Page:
The grant proposal and a presentation given at the CNI Spring 2005 Task Force Meeting provide further details about the project.

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                        FCLA Digital Archive

                        Posted in Digital Curation & Digital Preservation, Digital Libraries on May 17th, 2005

                        Since 2003, the Florida Center for Library Automation (FCLA) has been creating an IMLS-grant-funded Digital Archive (DA) to serve Florida’s public universities. The DA project’s goals are to: "1) establish a working and trusted digital archive, 2) identify costs involved in all aspects of archiving, and 3) disseminate tools, procedures and results for the widest national impact."

                        The DA will "accept submission packages from participating partners, ingest digital documents along with the appropriate metadata, and safely store on-site and off-site copies of the files."

                        The DA is a "dark" archive:

                        Our original idea, and the one thing that did not change over time, was the idea of
                        building a dark archive. By “dark” I mean an archive with no real-time, online access to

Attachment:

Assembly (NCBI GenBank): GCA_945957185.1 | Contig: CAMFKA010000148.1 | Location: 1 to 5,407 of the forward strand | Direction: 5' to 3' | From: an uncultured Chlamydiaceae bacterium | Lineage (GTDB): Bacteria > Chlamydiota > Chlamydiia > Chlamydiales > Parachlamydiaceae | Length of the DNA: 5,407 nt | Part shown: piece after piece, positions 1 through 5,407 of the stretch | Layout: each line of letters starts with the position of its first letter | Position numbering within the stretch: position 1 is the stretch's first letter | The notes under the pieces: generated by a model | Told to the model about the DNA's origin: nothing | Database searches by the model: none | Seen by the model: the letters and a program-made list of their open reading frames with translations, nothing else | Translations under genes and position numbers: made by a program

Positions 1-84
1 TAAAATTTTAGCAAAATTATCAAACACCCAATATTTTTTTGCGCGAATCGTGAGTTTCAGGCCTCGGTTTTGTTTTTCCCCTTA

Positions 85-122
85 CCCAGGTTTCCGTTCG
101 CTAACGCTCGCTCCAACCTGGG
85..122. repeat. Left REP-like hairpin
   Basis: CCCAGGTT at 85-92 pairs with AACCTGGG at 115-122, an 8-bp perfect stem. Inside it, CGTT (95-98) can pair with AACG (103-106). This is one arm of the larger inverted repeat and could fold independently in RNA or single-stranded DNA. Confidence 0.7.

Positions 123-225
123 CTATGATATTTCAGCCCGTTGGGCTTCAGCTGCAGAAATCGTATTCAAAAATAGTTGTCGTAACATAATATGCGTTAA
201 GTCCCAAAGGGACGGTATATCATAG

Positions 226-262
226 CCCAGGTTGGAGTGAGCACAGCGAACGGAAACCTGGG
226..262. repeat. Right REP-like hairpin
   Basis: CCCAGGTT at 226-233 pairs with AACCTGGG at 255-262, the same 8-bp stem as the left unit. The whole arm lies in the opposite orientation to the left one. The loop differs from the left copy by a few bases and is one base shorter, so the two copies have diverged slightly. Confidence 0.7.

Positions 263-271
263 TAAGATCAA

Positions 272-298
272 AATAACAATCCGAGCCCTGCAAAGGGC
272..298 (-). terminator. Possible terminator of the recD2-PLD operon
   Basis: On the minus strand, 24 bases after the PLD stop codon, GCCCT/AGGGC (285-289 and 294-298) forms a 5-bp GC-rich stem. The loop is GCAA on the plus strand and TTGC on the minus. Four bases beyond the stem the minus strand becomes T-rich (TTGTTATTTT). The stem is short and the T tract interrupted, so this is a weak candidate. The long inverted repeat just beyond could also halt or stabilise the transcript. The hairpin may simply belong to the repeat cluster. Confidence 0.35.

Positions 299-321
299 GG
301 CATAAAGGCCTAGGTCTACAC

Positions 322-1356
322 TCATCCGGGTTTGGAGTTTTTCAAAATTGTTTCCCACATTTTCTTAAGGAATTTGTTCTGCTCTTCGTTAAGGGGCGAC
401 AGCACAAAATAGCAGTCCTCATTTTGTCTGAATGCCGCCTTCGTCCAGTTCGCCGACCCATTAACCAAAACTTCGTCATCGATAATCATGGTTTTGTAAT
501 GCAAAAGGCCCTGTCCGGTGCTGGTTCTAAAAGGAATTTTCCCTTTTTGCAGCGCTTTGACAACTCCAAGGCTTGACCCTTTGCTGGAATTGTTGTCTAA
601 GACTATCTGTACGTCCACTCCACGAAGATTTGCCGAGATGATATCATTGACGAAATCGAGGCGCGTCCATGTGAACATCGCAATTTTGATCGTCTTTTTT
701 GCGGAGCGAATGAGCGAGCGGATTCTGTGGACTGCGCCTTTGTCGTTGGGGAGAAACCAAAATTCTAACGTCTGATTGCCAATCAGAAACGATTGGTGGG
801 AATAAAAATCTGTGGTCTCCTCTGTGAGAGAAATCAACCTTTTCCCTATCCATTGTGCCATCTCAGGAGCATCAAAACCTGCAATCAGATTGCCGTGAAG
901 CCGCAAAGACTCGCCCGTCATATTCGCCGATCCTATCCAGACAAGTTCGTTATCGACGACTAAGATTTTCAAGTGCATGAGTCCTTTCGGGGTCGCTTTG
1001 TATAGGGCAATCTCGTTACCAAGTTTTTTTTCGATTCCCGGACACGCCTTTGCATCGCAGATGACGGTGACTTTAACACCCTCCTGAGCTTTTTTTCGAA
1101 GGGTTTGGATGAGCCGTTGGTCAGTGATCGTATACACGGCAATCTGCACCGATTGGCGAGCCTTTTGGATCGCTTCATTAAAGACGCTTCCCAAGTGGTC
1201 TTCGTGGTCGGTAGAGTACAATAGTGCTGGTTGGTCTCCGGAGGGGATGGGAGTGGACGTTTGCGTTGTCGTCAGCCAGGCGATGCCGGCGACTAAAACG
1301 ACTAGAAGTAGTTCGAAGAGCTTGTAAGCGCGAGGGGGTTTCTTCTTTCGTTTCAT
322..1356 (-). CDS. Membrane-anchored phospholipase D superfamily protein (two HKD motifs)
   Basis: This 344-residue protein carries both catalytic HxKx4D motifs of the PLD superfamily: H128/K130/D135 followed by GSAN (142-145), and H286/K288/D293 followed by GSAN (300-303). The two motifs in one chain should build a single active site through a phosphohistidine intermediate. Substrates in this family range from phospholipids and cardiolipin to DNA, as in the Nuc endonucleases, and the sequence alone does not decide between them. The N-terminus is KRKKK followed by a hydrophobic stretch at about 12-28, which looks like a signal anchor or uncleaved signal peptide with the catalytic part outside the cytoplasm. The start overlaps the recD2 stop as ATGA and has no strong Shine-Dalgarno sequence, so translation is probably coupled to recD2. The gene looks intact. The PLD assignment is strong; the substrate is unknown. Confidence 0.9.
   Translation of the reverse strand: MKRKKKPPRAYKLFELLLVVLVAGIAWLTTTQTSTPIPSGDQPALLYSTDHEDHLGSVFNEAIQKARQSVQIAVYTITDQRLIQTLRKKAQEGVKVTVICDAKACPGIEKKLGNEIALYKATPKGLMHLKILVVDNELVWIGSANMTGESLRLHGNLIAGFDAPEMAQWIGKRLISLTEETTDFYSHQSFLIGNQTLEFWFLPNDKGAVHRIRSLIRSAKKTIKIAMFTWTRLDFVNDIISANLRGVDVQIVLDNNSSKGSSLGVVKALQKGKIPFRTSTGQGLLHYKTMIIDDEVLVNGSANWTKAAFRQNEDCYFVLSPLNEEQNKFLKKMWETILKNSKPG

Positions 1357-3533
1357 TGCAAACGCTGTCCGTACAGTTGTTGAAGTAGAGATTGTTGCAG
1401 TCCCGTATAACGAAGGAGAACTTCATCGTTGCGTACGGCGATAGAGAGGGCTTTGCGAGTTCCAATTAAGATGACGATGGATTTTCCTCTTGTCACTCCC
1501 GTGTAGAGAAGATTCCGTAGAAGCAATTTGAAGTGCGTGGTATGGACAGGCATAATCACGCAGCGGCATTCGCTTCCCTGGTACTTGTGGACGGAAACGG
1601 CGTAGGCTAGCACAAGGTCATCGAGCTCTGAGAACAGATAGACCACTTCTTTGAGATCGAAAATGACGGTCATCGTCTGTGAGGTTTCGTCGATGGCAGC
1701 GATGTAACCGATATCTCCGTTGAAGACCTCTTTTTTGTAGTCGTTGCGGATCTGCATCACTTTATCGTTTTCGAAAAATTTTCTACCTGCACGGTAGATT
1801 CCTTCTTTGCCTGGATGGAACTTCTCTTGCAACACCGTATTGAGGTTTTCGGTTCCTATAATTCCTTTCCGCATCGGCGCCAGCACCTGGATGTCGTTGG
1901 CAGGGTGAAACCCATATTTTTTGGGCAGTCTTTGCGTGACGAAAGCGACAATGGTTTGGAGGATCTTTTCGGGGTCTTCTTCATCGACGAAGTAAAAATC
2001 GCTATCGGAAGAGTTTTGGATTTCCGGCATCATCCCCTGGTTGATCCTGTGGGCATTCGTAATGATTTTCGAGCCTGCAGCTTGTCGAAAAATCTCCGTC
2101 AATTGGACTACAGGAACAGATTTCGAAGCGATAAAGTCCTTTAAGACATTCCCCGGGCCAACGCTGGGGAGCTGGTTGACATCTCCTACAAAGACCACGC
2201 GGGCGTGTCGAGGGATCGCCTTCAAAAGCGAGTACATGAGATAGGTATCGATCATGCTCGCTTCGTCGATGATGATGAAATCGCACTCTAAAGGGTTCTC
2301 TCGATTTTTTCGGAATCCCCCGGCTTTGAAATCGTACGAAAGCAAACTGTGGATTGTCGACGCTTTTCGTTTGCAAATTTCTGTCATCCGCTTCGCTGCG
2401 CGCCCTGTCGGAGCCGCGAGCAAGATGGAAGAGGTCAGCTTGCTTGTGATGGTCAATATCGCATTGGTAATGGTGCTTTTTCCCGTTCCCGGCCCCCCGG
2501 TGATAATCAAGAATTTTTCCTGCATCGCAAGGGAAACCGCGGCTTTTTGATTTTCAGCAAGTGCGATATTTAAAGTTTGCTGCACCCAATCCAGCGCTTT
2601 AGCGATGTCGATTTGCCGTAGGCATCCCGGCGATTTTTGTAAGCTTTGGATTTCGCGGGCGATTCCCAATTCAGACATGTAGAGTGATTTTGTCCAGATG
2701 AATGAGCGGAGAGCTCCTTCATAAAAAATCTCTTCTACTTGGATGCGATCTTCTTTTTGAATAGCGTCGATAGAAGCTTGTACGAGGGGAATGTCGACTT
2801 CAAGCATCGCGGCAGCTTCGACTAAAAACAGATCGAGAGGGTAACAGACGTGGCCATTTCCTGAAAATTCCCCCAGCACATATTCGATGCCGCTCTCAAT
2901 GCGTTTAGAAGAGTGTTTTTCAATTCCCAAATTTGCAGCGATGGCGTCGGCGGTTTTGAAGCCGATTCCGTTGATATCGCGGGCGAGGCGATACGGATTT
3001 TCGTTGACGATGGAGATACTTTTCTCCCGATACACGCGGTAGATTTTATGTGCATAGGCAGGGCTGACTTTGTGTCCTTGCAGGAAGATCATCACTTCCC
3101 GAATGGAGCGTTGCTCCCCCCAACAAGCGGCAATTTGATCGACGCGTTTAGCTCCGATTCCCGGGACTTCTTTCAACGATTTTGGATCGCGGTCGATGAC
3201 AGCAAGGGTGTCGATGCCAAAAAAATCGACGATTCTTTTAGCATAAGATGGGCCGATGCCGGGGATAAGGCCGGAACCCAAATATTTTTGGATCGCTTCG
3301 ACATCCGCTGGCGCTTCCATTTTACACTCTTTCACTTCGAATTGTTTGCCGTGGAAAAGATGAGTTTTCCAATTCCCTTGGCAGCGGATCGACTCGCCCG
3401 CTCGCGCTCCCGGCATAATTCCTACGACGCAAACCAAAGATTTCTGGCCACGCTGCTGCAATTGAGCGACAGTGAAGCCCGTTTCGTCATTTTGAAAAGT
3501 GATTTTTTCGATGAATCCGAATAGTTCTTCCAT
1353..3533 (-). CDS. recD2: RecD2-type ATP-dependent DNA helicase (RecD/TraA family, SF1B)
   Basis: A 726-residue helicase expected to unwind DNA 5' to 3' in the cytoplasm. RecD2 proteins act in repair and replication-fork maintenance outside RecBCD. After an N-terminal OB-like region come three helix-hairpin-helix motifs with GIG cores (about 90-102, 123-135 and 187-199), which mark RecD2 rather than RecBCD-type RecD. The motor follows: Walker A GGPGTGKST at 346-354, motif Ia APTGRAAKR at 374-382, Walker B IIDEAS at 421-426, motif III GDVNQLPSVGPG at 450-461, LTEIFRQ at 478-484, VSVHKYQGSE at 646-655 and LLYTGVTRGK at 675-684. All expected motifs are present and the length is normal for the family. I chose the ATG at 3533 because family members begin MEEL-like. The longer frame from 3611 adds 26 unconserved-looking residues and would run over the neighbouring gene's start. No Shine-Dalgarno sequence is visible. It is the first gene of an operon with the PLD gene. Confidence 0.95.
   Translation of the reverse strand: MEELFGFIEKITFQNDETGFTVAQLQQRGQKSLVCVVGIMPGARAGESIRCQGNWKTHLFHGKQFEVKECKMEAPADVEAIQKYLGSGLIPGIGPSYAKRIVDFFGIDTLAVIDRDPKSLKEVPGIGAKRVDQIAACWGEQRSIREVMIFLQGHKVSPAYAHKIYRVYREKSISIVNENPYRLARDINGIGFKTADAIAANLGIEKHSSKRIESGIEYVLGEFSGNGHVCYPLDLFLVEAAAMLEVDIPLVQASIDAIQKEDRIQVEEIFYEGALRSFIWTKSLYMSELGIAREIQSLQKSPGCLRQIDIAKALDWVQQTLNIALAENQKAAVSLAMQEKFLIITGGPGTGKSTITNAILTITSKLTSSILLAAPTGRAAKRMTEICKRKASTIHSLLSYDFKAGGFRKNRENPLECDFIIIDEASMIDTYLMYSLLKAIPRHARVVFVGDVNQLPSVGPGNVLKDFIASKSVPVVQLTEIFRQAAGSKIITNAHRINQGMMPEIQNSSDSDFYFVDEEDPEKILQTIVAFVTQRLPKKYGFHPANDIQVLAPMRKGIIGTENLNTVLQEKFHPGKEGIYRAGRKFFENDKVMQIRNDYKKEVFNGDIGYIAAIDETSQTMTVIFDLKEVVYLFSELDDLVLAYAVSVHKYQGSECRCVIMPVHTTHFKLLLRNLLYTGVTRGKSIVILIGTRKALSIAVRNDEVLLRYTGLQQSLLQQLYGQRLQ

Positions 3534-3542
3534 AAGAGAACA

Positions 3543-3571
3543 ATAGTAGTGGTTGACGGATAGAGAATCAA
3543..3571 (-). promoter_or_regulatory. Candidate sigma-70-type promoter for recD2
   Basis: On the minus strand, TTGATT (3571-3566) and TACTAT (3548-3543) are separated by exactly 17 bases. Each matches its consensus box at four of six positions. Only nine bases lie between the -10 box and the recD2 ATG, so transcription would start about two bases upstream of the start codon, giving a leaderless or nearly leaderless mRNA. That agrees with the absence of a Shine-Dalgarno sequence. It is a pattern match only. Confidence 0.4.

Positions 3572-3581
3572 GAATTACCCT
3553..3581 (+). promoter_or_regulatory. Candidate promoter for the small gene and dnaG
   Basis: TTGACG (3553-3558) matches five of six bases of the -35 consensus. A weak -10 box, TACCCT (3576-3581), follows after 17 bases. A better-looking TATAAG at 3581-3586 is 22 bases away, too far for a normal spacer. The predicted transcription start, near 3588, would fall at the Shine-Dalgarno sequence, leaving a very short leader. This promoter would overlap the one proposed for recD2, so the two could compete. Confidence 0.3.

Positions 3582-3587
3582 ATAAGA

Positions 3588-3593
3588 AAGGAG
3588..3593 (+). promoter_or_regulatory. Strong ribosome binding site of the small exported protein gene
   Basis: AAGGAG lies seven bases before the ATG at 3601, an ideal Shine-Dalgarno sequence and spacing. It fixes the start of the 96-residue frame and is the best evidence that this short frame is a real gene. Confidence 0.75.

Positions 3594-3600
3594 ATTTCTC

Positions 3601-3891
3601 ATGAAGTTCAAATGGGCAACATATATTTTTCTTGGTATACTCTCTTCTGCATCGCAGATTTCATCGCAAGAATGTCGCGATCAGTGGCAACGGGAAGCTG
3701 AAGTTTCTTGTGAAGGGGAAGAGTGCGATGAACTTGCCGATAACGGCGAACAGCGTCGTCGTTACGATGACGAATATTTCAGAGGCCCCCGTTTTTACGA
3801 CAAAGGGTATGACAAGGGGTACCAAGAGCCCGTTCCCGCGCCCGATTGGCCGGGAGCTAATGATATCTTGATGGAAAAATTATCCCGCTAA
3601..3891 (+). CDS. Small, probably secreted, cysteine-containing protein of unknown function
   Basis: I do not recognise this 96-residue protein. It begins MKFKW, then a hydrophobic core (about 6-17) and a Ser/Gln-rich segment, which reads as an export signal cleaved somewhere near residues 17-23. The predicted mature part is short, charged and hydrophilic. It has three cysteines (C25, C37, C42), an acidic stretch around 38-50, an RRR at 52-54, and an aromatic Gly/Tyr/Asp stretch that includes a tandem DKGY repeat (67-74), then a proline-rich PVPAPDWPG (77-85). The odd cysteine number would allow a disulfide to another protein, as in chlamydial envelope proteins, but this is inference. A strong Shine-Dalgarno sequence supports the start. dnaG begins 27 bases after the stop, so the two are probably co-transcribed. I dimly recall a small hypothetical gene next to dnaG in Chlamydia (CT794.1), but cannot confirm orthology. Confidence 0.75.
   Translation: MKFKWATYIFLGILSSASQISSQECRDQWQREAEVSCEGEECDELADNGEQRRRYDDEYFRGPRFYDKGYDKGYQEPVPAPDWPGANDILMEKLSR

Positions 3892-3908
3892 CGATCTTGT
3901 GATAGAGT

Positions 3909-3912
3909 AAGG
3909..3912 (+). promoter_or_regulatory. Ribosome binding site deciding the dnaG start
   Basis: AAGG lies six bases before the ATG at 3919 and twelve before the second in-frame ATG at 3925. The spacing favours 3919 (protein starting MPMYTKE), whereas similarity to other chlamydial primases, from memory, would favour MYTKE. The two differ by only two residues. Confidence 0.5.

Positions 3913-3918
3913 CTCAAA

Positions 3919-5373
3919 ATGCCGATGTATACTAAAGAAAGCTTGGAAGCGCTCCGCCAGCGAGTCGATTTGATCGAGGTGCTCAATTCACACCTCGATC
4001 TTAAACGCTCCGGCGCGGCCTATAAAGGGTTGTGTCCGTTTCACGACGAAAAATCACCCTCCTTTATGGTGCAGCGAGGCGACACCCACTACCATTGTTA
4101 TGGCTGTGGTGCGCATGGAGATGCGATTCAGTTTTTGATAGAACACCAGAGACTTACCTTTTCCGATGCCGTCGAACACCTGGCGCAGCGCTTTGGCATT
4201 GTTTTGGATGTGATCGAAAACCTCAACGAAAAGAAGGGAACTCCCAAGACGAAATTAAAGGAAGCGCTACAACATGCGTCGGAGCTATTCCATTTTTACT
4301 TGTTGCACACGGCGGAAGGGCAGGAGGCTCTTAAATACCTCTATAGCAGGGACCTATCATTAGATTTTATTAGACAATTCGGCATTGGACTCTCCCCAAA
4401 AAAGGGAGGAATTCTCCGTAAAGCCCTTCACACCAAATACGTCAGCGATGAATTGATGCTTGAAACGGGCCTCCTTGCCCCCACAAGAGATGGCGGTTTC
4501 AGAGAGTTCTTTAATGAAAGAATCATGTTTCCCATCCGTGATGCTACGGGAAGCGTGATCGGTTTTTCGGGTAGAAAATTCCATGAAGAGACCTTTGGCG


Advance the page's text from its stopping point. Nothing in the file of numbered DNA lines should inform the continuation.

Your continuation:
the content by anyone except repository staff. Dark archives are out of favor right now
                        but we had some good reasons for it. We serve ten state universities and each of them
                        has its own presentation systems and some have their own institutional repository
                        systems. Some of the libraries use FCLA delivery applications but some use their own
                        applications. Central Florida uses CONTENTdm, South Florida uses SiteSearch and
                        Florida State uses DigiTool. At FCLA we donÂ’t have the software to replicate these
                        access functions and we donÂ’t have any desire to; it would cost a great deal to acquire the
                        software licenses, and it would take a huge amount of staff to support all these
                        applications. So the idea of our offering presentation services on top of our stored
                        repository content wasnÂ’t feasible.

                        Real-life digital preservation efforts are always worth keeping an eye on, and this one is quite ambitious. You can track their progress through their grant page and their publications and presentations page.

                        The project’s most recent presentation by Priscilla Caplan ("Preservation Rumination: Digital Preservation and the Unfamiliar Future ") is available from OCLC in both PowerPoint and MP3 formats.

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                          Digital Scholarship

                          Copyright © 2005-2015 by Charles W. Bailey, Jr.